September 2010 to July 2011
I joined the start up games company Setgo near the start of September 2010. I had joined a company working on both platform agnostic games and games technology. When I started the team consisted of a Managing Director (Clemens Wangerin), a Technical Director (Jason Chown), a Creative Director (Christian Lavoie) and another programmer. My 3 bosses were all ex-Sony Liverpool employees. Over time the company grew to include a Design Intern, Art Intern and Research Analyst.
I was hired to work on a game, provisionally for Facebook called Castaways. The game eventually found its way to both Hi5 and a standalone website. (See the Castaways link for more information). I was mainly a UI and Gameplay programmer, but worked with both client and server side code, including data parsing and an action-event architecture.
Due to a shift in aim for the company, I was made redundant in July 2011. Setgo dropped the game section of the company to concentrate on their games analytics product. The company also had to downsize due to lack of funding as is always the risk of a start-up company. I thoroughly enjoyed my time at the company and would happily take the risk again.
My training for this job was very brief, as it was mostly about understanding how client-server programming worked and coding in Java, even though I had not done so for the previous 3 years.
I was asked to create a simple noughts and crosses game that allowed user input for the noughts and calculated a random free space for a cross to be applied. This took me just under a day to complete.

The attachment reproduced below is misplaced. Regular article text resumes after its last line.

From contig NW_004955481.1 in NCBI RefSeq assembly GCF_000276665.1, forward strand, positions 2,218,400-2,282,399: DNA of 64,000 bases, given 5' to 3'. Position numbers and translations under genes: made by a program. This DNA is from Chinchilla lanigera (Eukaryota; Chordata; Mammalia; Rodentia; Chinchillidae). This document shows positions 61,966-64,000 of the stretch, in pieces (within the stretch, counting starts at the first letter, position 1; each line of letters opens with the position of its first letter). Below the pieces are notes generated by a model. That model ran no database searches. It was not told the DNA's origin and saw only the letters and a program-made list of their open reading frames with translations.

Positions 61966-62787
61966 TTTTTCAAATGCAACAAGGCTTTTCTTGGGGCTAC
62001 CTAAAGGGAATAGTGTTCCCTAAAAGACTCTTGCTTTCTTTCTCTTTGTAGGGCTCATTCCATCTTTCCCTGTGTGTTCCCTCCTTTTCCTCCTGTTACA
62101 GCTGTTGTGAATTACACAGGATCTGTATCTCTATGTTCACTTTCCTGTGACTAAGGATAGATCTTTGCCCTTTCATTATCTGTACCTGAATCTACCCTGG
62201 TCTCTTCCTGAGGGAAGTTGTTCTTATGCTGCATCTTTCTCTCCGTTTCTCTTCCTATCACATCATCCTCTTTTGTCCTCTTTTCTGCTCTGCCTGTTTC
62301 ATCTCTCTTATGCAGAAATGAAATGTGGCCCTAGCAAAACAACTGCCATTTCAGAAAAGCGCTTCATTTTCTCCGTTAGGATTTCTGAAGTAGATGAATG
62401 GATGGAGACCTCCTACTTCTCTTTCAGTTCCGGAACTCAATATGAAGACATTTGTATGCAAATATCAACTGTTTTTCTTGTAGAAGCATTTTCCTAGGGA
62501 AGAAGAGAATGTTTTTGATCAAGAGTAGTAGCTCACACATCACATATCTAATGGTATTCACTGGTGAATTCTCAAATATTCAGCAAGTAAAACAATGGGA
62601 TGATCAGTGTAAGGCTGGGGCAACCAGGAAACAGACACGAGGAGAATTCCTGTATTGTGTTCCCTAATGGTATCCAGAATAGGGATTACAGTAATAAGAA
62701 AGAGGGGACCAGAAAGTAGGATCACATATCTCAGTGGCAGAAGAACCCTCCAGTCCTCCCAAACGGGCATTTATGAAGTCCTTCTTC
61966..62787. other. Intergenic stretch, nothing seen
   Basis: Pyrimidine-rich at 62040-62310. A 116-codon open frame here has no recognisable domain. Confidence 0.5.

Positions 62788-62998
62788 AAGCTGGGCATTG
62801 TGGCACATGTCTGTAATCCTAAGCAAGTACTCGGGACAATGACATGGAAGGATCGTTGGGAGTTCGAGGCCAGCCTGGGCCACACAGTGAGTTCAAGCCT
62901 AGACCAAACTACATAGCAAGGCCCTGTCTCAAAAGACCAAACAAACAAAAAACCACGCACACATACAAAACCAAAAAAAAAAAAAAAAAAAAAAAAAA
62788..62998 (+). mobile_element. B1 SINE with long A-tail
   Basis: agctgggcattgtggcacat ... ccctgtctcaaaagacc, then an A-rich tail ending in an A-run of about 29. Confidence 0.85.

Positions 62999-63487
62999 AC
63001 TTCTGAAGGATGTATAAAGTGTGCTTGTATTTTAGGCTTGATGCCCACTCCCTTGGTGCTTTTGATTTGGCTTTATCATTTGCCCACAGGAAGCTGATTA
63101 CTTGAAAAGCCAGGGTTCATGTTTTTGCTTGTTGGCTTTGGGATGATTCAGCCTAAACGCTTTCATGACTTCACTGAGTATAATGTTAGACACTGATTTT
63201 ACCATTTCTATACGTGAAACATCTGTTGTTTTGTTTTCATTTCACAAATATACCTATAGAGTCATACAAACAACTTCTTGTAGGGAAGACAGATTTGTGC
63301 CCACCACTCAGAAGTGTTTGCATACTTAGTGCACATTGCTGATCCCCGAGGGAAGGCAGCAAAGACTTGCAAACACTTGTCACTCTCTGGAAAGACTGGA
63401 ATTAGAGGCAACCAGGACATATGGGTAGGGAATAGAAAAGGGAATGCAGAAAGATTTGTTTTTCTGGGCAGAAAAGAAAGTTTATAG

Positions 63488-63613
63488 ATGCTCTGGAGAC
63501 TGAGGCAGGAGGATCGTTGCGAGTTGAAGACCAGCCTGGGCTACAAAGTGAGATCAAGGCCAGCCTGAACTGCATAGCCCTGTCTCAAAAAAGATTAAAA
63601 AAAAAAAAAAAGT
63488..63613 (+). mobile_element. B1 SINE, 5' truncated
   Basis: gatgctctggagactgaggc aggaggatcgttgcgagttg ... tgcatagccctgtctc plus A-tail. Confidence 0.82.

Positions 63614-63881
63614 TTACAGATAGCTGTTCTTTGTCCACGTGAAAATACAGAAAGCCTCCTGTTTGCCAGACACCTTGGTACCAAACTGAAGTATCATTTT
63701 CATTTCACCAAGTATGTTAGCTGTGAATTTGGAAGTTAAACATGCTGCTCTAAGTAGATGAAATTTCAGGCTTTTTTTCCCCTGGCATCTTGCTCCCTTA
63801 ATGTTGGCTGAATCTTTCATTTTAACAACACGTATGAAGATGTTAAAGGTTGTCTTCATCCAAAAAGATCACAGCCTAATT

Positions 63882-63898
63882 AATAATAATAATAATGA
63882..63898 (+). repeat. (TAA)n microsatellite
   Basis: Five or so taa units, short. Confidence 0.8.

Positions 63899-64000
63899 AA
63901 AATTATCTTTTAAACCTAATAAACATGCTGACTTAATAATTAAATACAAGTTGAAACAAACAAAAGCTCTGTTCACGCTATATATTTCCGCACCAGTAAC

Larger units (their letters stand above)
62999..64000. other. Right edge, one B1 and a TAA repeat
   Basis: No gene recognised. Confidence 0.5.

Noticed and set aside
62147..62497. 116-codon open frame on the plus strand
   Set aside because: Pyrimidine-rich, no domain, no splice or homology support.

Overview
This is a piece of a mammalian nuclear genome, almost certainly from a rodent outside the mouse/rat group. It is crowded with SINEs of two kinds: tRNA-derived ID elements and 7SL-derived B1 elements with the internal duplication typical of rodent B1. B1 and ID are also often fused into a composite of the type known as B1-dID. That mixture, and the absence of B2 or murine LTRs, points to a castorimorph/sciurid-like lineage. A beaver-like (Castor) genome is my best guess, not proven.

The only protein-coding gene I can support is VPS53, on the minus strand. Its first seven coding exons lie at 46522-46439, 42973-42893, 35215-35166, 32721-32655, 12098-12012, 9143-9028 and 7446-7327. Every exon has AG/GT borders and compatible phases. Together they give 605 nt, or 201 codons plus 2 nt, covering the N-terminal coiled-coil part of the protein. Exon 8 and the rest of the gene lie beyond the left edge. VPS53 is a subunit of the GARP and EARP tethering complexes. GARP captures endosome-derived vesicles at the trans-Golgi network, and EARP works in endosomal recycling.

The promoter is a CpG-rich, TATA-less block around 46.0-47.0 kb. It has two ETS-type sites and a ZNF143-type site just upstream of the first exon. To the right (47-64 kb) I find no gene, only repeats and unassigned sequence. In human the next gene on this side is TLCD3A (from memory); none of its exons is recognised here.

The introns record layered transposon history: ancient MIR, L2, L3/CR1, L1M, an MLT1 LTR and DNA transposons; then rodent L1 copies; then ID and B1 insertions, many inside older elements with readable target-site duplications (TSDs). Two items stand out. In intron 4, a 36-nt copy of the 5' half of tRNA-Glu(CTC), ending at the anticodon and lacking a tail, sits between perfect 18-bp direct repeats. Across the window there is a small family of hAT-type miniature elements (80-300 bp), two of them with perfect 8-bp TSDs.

Castaways required a lot of team collaboration, as well as daily Scrums, weekly meeting updates to make sure we produced what we wanted in as short a space a time as possible. Coding was done using Java with the Eclipse IDE whilst styling using HTML and CSS. We used Tomcat for building, Hudson (replaced with Jenkins) for deploying and Subversion (replaced with Mecurial) for version control. Apart from a small amount of basic Java coding and SVN software, I’d not used any of these before.
Each time I was tasked with using a new technology, I got comfortable with them quickly. Thanks to this, I have gained a new interest in learning about coding languages and scripts that I didn’t know much about before. For instance, with this website I started to look into the world of PHP as well as learning more and more about CSS and HTML.
Weekly deploys meant weekly milestones, which in turn meant the breaking up of and time management of activities was vital. Recently WorkFlowy has become a vital tool for organising everything I do at work and at home.
As mentioned before, we held scrum every morning, which was a brilliant way to make sure everything ran smoothly. We held regular design meetings, where every member of the team was present, which allowed everyone to voice concerns or appreciation for elements of Castaways, usually new features. We could also see what affect our latest changes made to our user’s playing behaviour, leading to dynamic design for the game.